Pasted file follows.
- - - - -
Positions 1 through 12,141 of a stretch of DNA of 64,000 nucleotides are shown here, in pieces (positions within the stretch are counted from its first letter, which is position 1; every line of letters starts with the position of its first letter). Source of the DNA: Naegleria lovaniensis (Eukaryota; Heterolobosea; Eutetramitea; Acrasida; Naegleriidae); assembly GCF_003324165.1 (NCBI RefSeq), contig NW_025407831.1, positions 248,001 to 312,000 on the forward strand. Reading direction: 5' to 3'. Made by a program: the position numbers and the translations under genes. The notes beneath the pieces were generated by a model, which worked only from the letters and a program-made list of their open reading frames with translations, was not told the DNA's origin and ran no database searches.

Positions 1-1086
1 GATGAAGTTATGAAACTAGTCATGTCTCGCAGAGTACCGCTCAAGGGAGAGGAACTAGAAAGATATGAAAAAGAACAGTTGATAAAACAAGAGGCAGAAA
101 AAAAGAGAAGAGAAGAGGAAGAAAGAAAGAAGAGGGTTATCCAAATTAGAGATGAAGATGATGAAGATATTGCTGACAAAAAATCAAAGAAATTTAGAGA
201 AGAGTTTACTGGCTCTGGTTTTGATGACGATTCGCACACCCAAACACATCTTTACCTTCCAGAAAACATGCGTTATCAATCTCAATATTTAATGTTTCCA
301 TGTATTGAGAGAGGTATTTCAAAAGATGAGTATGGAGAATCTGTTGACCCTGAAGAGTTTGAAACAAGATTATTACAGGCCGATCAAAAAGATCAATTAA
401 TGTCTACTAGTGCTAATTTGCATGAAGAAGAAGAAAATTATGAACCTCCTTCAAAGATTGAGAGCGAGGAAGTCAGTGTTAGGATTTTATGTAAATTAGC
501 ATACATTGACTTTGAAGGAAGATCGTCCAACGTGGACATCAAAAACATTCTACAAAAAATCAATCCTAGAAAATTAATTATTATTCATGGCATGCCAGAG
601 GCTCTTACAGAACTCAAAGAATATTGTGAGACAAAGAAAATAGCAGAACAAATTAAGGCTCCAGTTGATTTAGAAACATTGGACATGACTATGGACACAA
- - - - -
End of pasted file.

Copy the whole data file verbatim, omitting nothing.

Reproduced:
Positions 1 through 12,141 of a stretch of DNA of 64,000 nucleotides are shown here, in pieces (positions within the stretch are counted from its first letter, which is position 1; every line of letters starts with the position of its first letter). Source of the DNA: Naegleria lovaniensis (Eukaryota; Heterolobosea; Eutetramitea; Acrasida; Naegleriidae); assembly GCF_003324165.1 (NCBI RefSeq), contig NW_025407831.1, positions 248,001 to 312,000 on the forward strand. Reading direction: 5' to 3'. Made by a program: the position numbers and the translations under genes. The notes beneath the pieces were generated by a model, which worked only from the letters and a program-made list of their open reading frames with translations, was not told the DNA's origin and ran no database searches.

Positions 1-1086
1 GATGAAGTTATGAAACTAGTCATGTCTCGCAGAGTACCGCTCAAGGGAGAGGAACTAGAAAGATATGAAAAAGAACAGTTGATAAAACAAGAGGCAGAAA
101 AAAAGAGAAGAGAAGAGGAAGAAAGAAAGAAGAGGGTTATCCAAATTAGAGATGAAGATGATGAAGATATTGCTGACAAAAAATCAAAGAAATTTAGAGA
201 AGAGTTTACTGGCTCTGGTTTTGATGACGATTCGCACACCCAAACACATCTTTACCTTCCAGAAAACATGCGTTATCAATCTCAATATTTAATGTTTCCA
301 TGTATTGAGAGAGGTATTTCAAAAGATGAGTATGGAGAATCTGTTGACCCTGAAGAGTTTGAAACAAGATTATTACAGGCCGATCAAAAAGATCAATTAA
401 TGTCTACTAGTGCTAATTTGCATGAAGAAGAAGAAAATTATGAACCTCCTTCAAAGATTGAGAGCGAGGAAGTCAGTGTTAGGATTTTATGTAAATTAGC
501 ATACATTGACTTTGAAGGAAGATCGTCCAACGTGGACATCAAAAACATTCTACAAAAAATCAATCCTAGAAAATTAATTATTATTCATGGCATGCCAGAG
601 GCTCTTACAGAACTCAAAGAATATTGTGAGACAAAGAAAATAGCAGAACAAATTAAGGCTCCAGTTGATTTAGAAACATTGGACATGACTATGGACACAA